For sometime I have wanted to travel to Suva from Nadi via the Kings Highway. Unfortunately the opportunity hasn’t presented itself. However circumstances can change and before you know it you are travelling along the Kings Hwy to Suva.
Nadi Service Station the decision was made
We were checking the tyres for our journey to Suva via the Coral Coast (Queens’s Hwy) and just as we were ready to turn right along the Queens Hwy, Gary (my boss) asked me if I would you like to go via the Kings Hwy instead? (Silly question) “Well this is the deal”, he said “If all goes well and we have a great trip it’s my idea but if things turn pear-shaped it’s your fault”!….I can live with that. So we turned left on the road less travelled. We were driving on familiar road till we reached Ba we had been there the week before looking at the beautiful gold jewellery.
Rakiraki here we come
The rain started in earnest now pelting on the windscreen, nothing was said but perhaps this wasn’t such a great idea. Then the rain dissipated and a silent sigh of relief was felt. The road was honey-combed in some sections with potholes which is part of living in Fiji. After you get over the initial shock of the state of the roads in Fiji you just get on with it. It was Sunday and there was very little traffic on the Kings Hwy, most Fijians were at church listening to their Sunday sermon. We virtually had the roads to ourselves.The coastline was spectacular despite the dreary conditions; imagine what it would be like with sunshine and clear skies. The vegetation was lush and a vibrate green, sugarcane came right up to the roadside and gently swayed on the hillside it is stunning country.
Missed the turn for the coast route
Our intention was to stay on the coast road and turn off around Matawailevu Village, it would have been advantageous if we had a “proper road map” instead of a tourist map with limited detail. Before we knew it we were heading inland and passing through Rokovuaka Village it was too late to turn back. It had taken us 3 hours to get this far with the inclement weather conditions, so we kept going.The country was now becoming mountainous and to our right was a fast flowing and muddy swollen river that appeared through the vegetation. Looking at our limited map reference it indicated that there were sections where the road and river met. Up to this point the road had been a hard tarred surface with just a couple of areas of gravel. All this was about to change.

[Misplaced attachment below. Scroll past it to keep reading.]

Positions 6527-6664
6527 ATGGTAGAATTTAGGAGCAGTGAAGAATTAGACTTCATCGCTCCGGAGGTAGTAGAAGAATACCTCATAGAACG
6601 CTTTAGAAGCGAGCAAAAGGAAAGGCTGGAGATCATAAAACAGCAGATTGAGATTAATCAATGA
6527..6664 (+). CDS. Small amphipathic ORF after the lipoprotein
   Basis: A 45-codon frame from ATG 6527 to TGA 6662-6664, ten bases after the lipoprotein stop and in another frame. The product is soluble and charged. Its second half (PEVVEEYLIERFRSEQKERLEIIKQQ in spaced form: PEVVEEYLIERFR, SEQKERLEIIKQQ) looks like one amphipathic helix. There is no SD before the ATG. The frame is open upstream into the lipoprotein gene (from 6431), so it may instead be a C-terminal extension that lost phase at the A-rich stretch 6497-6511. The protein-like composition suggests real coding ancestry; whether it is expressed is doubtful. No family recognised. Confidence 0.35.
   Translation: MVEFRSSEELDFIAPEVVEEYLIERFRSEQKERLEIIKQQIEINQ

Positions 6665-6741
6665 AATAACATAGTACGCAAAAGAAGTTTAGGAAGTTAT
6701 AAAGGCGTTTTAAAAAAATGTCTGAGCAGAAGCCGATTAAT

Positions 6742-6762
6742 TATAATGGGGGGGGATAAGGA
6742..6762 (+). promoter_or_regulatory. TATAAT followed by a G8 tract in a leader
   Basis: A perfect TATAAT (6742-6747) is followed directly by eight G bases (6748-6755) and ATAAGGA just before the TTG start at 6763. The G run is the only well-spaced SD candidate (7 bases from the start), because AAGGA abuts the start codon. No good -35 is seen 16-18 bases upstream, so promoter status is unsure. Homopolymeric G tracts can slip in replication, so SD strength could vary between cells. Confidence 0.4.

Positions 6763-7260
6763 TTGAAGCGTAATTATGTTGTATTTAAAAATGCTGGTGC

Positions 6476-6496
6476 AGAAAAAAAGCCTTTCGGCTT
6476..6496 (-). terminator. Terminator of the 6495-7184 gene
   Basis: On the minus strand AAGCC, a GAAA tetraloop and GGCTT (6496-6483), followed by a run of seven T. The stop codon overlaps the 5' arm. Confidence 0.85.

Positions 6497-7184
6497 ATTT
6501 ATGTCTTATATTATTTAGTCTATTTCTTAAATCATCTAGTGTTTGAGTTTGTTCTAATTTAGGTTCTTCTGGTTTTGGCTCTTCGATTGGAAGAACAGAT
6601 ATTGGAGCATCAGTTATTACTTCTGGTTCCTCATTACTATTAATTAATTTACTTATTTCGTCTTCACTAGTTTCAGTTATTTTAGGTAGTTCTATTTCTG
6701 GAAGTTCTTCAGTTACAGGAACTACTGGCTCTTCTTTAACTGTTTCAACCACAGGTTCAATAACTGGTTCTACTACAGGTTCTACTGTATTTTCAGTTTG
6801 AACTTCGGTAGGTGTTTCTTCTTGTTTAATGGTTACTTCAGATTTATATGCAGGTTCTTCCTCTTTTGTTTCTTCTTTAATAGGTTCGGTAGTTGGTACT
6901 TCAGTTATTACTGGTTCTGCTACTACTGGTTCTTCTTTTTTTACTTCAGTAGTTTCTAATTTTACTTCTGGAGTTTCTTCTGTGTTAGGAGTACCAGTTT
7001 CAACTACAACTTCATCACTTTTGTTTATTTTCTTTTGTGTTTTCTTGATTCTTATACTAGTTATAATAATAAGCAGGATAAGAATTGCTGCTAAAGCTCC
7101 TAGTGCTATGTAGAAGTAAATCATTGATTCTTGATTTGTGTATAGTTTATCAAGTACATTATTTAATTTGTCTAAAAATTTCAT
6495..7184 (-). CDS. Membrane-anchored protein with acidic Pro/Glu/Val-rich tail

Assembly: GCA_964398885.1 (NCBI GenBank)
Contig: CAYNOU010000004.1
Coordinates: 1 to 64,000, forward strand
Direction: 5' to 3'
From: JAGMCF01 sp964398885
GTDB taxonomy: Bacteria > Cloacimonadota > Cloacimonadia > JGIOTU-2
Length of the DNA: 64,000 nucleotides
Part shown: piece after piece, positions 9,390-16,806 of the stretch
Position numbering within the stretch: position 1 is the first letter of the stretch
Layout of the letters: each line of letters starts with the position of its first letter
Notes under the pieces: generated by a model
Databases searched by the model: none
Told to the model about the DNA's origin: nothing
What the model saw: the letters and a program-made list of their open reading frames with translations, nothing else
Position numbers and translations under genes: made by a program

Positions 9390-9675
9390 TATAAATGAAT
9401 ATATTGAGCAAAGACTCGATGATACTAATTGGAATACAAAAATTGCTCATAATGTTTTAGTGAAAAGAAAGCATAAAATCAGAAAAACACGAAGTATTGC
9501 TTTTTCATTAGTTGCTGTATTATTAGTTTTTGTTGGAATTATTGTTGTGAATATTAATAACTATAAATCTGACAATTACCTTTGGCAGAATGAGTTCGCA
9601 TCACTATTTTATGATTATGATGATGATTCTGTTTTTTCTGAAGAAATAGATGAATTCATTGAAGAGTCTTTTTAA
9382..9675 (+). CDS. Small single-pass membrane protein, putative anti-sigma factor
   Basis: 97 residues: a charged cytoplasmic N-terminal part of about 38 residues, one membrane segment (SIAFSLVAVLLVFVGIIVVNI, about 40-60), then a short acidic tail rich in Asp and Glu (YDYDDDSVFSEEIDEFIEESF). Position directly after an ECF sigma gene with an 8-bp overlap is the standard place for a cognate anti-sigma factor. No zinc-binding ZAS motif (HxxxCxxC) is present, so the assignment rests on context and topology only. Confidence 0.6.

Dirt track – road deteriorates
The nice hard surface quickly evaporates and we are down to dirt track! With still a considerable distance to go suddenly everything turns pear-shaped. The road abruptly narrows now it’s only one lane, with a deep ravine to the right and muddy brown water flowing rapidly below. The dirt track which is the King Hwy takes a sharp right and stretched before us is a long narrow one lane timber bridge; resembling something you might see on the Discovery Channel in the Amazon crossing some raging river with impenetrable jungle on both sides. The narrow timber bridge in front of us was frightening.
- No guard rails
- Perched high above a fast moving body of water
- Crosses nailed to the side where someone had come to a sticky end!
Gary negotiated the bridge… we had no choice it was too late to turn back. Two long continuous raised timber tracks the width of a car’s wheel base ran parallel to guide your wheels across. The only problem was the timber bridge was muddy and slippery. The van couldn’t get enough traction on the timber track and kept slipping off. So we ended driving over on a slight angle the passenger side seeing more of the water then I would have liked. I forgot to push record on the video camera, but I did get the next bridge. The next couple of bridges didn’t seem so frightening, it’s amazing how quickly you can adjust, but then I wasn’t driving thank goodness!
The rest of the journey to Suva was uneventful
After our tangle with the timber bridges the rest of the journey was uneventful. There is upgrading taking place with overseas loans. Further along the road large sections of rainforest and hillside had been removed to make way for a significant upgrade of the Kings Hwy with a couple of large bridges already constructed. If you intend to drive to Suva via the Kings Hwy check before hand with the local authorities.
We travelled on a Sunday and all roadwork were halted, however if this had been a Saturday or weekday there would have been extensive delays. It took us over 5 hours to reach Suva; speed was down to 60km and below in some sections of the Kings Hwy.Talking to some residents who had negotiated the coast road to Suva, they said the views were breathtaking but the road was atrocious it was 4WD drive the dirt track was narrow and muddy, but what an adventure was the comment!
Catch you later…